Sources: Eurostat, author's calculations.

The impact on the average Irish citizen is illustrated best by the trend in the country's unemployment rate. Between 2000 and 2008, its natural rate of unemployment resembled ours here in the United States, coming in around 4%. Following the downturn, however, the number of unemployed Irishmen and -women more than tripled. The figure now stands at 14.8%. And like its GDP, this too continues to deteriorate. In December of last year, the figure stood at 14.7%. A year ago, it was at 14.4%. Your guess is as good as mine in terms of where it'll be next year, but the trend isn't good.

Sources: Eurostat, author's calculations.

Under normal circumstances, Ireland's economy would right its own course somewhat naturally. As output fell, foreign investors would pull capital out of the country and thereby cause the relative value of its currency to fall. This would increase the competitiveness of exports from Irish companies like pharmaceutical maker Amarin (Nasdaq: AMRN  ) , biotech company Elan (NYSE: ELN  ) , and disk drive maker Seagate Technology (Nasdaq: STX  ) . Ireland's current account balance would thereby increase and drive Ireland's output and employment back in the positive direction.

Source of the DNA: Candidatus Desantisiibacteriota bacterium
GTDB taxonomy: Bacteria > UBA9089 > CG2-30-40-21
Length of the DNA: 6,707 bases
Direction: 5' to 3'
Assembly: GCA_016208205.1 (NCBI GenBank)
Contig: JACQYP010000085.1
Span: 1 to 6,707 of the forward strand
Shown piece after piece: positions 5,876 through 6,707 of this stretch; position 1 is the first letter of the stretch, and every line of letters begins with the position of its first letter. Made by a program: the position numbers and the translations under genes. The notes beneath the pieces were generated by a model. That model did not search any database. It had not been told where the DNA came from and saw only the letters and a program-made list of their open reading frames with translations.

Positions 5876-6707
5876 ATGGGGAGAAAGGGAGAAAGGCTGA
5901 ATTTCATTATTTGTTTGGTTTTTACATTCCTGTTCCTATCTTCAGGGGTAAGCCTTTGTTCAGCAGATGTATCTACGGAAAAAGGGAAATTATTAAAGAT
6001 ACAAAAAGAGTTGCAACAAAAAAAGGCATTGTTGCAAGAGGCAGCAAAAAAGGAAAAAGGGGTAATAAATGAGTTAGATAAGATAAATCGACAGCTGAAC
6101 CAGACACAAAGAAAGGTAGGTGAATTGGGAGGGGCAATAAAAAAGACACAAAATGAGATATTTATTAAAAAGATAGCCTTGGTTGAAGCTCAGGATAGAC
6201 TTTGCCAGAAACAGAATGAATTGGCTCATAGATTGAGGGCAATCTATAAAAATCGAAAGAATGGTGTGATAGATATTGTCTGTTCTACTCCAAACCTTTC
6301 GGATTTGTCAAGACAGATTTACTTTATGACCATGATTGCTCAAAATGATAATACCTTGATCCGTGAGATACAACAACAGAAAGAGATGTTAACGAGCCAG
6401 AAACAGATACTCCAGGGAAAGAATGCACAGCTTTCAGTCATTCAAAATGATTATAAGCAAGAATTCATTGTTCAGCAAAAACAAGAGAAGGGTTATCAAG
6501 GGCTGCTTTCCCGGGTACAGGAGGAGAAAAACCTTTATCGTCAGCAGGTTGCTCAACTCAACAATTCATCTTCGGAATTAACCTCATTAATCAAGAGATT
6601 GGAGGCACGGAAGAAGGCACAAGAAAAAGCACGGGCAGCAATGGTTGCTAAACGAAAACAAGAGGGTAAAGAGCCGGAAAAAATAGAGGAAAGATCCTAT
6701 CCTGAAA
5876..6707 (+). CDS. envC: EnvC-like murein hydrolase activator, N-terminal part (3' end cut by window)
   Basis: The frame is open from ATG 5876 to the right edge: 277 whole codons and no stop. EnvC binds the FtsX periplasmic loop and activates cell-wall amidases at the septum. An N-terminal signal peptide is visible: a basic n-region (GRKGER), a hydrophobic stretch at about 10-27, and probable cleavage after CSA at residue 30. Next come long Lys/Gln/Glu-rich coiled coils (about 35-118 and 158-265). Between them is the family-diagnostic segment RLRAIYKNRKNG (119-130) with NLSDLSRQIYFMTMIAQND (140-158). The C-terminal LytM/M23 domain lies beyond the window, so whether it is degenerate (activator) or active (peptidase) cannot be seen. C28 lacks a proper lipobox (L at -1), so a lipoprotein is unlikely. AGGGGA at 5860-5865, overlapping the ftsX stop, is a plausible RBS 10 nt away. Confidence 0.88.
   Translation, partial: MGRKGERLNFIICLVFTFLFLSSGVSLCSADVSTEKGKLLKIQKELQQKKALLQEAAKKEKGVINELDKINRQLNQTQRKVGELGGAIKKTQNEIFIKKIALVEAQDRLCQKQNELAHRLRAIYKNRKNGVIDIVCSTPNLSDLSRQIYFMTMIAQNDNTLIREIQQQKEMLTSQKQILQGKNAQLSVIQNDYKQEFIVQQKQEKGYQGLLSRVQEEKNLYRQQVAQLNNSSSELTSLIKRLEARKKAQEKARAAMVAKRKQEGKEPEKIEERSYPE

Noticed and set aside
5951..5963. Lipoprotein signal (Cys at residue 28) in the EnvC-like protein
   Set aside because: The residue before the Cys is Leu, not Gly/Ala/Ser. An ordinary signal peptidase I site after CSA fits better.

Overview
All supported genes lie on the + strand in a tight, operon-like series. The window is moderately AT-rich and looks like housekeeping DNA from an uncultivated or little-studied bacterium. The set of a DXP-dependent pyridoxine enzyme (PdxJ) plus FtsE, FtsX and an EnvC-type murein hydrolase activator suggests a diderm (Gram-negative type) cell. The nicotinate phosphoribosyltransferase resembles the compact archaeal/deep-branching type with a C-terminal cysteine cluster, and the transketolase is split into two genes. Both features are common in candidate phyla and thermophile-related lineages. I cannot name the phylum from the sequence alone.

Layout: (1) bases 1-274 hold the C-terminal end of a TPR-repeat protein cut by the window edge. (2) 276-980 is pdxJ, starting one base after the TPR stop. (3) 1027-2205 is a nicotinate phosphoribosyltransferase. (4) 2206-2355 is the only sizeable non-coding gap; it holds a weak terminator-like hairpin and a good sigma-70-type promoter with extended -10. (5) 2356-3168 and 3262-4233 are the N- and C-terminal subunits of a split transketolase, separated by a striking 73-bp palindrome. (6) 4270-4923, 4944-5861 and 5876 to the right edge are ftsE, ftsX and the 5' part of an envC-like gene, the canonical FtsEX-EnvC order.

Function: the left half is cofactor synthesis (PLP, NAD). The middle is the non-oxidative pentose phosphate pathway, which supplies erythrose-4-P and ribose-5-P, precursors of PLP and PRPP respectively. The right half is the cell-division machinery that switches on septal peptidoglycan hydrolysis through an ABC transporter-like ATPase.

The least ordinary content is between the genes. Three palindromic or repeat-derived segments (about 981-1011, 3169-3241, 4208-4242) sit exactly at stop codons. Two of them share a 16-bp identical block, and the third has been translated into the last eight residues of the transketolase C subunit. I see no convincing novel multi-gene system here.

Because it's a member of the European Union's monetary bloc, however, these forces aren't allowed to operate. While it's true that the euro has lost value since 2008, this has done little to nothing for Ireland. In the first case, as alluded to above, most of Ireland's exports go to Europe, which negates the benefit of a depreciated euro. And in the second case, the magnitude of its correction isn't commensurate with Ireland's economic needs. Whereas Ireland's GDP decreased by 20%, the euro has declined in fits and starts by a maximum of only 16%. The net result is that Ireland will continue to flounder about under an unconscionable debt burden until it either pays it off, defaults, or defects from the euro -- none of which are desirable alternatives.

What's an investor to do?